Beyond the Pipeline: Catholic Voices Around Standing Rock
Catholics on both sides of the issue reflect on their common destiny.
BISMARCK, N.D. — The nearly yearlong protests over the construction of the Dakota Access Pipeline have come to an end. But in North Dakota, the open wounds between the Lakota of Standing Rock and the citizens of the state who supported the pipeline as essential to its oil and gas industry run deep and will endure long after the pipeline crews and protesters are gone.
On Feb. 23, most of the remaining Lakota and Native American demonstrators, and their other “water protector” allies, had followed the state’s mandatory evacuation order and exited the Oceti Sakowin camp that had held up construction of the pipeline for months. The area had turned into a flood zone, as the Cannonball River rose due to the unseasonably warm temperatures in North Dakota.
Law enforcement moved into the camp that Thursday to arrest nearly 50 protesters who did not leave, and private contractors began to clean up the site. By 2pm local time, the Morton County Sheriff’s Department had declared the camp cleared, ending a protest that started last April.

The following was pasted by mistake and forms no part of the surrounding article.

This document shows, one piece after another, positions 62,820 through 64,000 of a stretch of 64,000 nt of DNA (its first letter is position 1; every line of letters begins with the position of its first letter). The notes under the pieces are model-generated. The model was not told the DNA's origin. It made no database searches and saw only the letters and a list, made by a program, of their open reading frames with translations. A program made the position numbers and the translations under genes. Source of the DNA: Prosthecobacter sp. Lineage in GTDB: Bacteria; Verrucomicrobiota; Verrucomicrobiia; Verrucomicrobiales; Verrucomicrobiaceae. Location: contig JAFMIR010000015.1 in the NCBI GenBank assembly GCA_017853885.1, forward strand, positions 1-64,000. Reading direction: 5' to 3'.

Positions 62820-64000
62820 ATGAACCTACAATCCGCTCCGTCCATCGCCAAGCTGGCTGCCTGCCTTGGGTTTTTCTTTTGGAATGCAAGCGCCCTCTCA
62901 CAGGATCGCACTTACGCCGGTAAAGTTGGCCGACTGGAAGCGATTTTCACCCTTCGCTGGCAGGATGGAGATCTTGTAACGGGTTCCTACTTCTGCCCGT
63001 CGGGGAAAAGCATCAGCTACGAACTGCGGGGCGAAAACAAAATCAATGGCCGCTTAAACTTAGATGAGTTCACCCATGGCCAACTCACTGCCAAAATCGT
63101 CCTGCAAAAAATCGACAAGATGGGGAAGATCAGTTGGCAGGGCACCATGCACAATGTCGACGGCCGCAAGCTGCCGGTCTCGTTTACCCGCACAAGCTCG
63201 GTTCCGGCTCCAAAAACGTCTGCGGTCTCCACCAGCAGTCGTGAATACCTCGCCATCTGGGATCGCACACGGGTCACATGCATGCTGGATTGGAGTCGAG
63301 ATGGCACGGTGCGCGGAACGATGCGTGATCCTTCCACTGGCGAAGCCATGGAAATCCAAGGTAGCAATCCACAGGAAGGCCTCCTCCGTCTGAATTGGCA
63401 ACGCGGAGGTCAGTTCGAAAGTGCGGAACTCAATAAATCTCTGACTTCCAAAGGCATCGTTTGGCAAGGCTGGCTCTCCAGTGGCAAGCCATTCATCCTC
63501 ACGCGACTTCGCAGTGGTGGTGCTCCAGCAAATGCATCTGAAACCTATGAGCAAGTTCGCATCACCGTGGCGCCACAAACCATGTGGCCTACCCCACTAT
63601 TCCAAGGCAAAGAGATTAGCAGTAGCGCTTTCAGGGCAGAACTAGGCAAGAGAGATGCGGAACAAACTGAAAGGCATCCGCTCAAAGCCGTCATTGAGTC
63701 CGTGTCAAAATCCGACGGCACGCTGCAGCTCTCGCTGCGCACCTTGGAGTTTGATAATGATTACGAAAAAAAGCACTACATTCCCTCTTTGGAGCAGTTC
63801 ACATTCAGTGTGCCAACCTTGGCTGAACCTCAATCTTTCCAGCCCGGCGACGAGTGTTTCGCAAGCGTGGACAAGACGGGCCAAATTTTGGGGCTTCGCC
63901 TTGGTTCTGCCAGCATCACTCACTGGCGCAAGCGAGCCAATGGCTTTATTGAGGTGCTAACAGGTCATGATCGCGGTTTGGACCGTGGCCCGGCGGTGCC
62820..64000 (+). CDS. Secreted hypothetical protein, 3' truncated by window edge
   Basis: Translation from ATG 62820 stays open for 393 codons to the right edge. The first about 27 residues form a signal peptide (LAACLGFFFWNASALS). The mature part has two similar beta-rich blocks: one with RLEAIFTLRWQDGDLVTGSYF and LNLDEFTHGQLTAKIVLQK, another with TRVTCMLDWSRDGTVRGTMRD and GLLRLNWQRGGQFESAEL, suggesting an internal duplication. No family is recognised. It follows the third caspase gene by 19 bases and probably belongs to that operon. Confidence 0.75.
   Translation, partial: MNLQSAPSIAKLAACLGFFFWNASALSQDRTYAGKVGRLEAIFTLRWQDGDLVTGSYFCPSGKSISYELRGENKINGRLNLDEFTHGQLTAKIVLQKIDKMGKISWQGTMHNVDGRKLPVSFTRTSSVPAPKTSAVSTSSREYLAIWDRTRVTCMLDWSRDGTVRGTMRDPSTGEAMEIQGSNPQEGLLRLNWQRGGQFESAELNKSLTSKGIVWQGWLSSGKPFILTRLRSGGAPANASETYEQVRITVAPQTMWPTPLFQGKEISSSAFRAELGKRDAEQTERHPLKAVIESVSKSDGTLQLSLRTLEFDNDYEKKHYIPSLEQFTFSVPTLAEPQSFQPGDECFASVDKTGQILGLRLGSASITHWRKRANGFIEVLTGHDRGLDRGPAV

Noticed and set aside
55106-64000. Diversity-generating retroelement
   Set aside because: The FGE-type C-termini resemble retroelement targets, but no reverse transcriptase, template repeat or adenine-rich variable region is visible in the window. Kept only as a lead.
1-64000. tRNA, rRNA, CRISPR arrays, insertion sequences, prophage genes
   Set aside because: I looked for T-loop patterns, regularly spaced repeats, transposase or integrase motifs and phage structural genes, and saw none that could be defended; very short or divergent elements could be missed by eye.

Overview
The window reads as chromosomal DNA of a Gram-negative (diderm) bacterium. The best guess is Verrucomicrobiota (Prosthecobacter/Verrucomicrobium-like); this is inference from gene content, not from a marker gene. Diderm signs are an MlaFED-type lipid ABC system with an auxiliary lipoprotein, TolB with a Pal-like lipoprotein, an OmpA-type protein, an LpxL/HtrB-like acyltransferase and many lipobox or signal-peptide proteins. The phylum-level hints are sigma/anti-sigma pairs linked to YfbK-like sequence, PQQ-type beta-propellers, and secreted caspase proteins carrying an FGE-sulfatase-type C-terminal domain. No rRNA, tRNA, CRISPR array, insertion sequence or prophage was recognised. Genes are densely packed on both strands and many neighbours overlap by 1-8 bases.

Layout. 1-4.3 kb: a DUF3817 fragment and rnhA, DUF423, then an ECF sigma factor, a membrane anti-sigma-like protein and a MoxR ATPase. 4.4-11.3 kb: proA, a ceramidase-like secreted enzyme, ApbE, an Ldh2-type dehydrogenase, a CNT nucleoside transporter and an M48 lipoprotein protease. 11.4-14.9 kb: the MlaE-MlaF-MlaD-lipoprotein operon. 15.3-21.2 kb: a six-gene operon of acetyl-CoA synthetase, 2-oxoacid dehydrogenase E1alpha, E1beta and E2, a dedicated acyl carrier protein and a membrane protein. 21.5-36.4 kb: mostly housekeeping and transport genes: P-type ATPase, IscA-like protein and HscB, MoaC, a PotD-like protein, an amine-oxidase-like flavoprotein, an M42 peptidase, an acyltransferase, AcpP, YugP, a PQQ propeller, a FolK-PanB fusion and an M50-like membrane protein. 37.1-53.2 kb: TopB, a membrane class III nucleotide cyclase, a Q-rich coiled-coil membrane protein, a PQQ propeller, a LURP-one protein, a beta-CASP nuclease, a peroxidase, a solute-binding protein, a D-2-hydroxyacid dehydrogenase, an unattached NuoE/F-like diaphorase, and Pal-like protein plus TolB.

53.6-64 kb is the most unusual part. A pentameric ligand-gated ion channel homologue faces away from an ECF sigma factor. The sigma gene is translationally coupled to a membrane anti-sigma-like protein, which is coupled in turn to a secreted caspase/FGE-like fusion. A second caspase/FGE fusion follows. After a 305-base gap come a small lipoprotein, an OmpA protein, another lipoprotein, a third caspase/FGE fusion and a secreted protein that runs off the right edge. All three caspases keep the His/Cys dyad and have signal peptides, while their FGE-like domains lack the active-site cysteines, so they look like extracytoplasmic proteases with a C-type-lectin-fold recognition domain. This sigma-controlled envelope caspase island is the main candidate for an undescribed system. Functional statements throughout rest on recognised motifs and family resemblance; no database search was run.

The battle over the Dakota Access Pipeline’s route will continue in federal court, where the Lakota people of the Standing Rock Sioux Tribe will continue to argue that the federal government did not adequately consult them on the pipeline, saying it violated standing treaties and posed risks to their water sources and damaged their sacred sites. Energy Transfer Partners, which owns the pipeline, and the U.S. Army Corps of Engineers have contended the Standing Rock Lakota turned down previous attempts at discussion until it was too late to change the route. They maintain the pipeline endangered neither the water nor sacred sites. Both sides have brought forth evidence to contest each other’s claims.
Construction had already resumed Feb. 7 under Lake Oahe, the Missouri River reservoir north of the Standing Rock reservation, after the U.S. Army Corps of Engineers implemented President Donald Trump’s order to expedite the process. It is the final piece in constructing the nearly 1,200-mile pipeline that will connect oil from the Bakken Shale fields to a junction in Illinois.
Pope Francis has on several occasions raised his voice to say the Church must defend the rights of indigenous peoples. In a Feb. 15 address, where he met with the representatives of indigenous nations, he staked a middle ground, saying the “central issue is how to reconcile the right to development, both social and cultural, with the protection of the particular characteristics of indigenous peoples and their territories.”
He said governments must recognize the indigenous as part of their populations that must be “appreciated and consulted,” and their “full participation should be promoted at the local and national level.”